The weather was perfect for the end of September, which also means that it was perfect for mushrooms. We found a lot of them. Everyone, including all the kids, knew exactly which mushrooms are good and which are poisonous. That’s one thing i forgot completely.

When we came back to the dacha we made food with all the mushrooms. My writing is so bad, because words can’t convey the goodness of making a fresh natural meal in Russian countryside.

Misha made lamb roast. It smelled good.

As the night came down the children went out to sit by the fire and tell each other frightening stories, while we, the older folk, drank Georgian wine and talked about digital cameras and modern work ethics. Roma called himself “Mastodon” – he said that he’s completely behind the technology. He proceeded to tell us that as far as he’s concerned all information technology is crap. Spreadsheets and email make a lot of information available to him, what is he supposed to do with it? It doesn’t make him more productive, not a tiny bit. Then the children ran inside and told that Chuchundra nibbled the electricity cables (really).

After Roma sent them to sleep, he told us about his cat. His cat can’t come into the bedroom during the night to sleep on the bed, ‘cuz the door is closed, but it makes everyone acknowledge his presence by taking a dump by the door so the smells comes in under it. Email is the same: it comes to the boss swiftly bypassing the secretary, who used to filter phonecalls.

I agreed and went to sleep.

Moscow Day Three. Breadless

In Moscow there are several “Central Someone’s Houses”. I already mentioned “The Central Composer’s House”. There’s also “The Central Artist’s House”. It’s a big gallery outside Gorky Park. Yet again i felt how small Moscow became when i grew up: Gorky Park is on the Circle Line of the Metro, which is, like, really far away from the center – but that’s what i thought as a kid. Apparently the Kremlin and the Cathedral of Christ the Savior can be seen from Gorky Park and if one is not in a hurry, it is within walking distance.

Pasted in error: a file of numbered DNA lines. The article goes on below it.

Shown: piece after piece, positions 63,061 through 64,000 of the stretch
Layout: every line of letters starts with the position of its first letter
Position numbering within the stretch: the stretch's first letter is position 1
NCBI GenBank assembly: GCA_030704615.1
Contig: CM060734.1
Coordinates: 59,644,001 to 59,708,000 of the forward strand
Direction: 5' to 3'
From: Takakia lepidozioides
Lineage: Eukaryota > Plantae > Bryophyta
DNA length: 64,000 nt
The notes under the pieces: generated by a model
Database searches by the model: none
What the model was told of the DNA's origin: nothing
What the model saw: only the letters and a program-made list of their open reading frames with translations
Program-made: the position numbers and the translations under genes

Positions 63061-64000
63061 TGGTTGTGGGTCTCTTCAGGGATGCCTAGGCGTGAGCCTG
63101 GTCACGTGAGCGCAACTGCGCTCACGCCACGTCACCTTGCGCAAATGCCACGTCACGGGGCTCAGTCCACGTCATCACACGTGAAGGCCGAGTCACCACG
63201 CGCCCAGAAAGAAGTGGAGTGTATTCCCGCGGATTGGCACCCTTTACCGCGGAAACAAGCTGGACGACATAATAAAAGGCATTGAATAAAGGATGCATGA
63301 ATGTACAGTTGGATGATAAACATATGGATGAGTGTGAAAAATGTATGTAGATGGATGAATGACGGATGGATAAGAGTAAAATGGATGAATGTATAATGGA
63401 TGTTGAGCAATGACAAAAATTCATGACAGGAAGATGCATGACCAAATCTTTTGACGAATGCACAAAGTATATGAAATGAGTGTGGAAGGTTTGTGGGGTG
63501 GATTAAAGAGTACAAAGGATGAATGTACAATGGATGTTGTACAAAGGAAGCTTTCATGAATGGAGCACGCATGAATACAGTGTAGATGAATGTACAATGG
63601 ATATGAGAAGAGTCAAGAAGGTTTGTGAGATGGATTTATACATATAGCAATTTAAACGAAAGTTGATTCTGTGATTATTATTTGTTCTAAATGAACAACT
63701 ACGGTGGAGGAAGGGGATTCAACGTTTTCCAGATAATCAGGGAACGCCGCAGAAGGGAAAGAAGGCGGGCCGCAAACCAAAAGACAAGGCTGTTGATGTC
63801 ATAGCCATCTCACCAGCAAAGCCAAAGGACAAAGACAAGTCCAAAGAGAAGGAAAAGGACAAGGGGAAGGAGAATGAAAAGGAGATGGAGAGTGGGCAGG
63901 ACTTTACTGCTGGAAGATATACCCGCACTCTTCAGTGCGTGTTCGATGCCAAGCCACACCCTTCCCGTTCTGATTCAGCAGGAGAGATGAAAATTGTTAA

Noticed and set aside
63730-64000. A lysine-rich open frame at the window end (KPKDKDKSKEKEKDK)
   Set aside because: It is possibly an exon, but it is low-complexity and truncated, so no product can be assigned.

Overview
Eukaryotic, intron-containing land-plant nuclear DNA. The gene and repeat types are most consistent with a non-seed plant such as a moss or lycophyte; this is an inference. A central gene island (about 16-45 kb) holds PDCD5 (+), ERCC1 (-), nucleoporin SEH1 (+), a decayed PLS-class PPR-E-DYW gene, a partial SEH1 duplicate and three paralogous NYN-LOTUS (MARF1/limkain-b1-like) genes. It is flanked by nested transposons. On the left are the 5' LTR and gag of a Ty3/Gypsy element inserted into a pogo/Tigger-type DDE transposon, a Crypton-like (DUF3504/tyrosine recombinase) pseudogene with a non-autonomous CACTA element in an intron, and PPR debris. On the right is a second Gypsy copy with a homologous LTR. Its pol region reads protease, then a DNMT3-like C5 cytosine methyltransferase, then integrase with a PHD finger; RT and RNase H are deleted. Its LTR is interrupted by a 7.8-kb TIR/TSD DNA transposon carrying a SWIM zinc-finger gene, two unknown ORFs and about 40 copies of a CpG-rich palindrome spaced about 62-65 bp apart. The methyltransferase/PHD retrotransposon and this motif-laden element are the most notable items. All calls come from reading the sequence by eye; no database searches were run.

So, back to The Central Artist’s House – we didn’t go in. We are stupid Israelis without any patience for serious art, museums, galleries and all that crap that those old boring European cities like Paris and Moscow are so full of, so we had more than enough art in the underground pedestrian crossing, where private dwellers tried to sell pretty paintings of dachshunds, horses, babies, churches and Putin. Some even had character. Hadar is not so much into modern avant-garde and all that silly stuff that they put in the fancy bohème galleries, so the realism of these peddlers’ merchandise was perfect for her.

The goal of the trip was the “Salon” – in Russia by “Salon” they usually mean a large shop dedicated to something, in this case – art, of course. Hadar bought herself colours, brushes and stuff. Nice selection.

Outside the Salon i saw a disassembled Moskvich.

Than we moved on to a garden of sculptures on the Moskva embankment on the way to the Kremlin. More art, but in a quiet green setting. Some old statues from the communist era were brought there. I liked the impressive thoughtful Stalin with a pipe. Whoever put the plaque there felt obliged to say that the statue has an artistic and historical importance. It’s like an apology; Like, otherwise they’d simply demolish it just like they erased all memory of Stalin from everywhere else. I don’t like this. He was a dictator, an antisemite and a war-monger, but he did some good things for Russia. And he beat the crap out of Hitler (and yes, if he was smarter and more moderate, he could have prevent the war altogether, but nevermind). They could, for instance, keep the name of the city of Stalingrad – now it just remained as a name of a famous battle and nobody knows where Stalingrad is. OK, ’nuff said about that.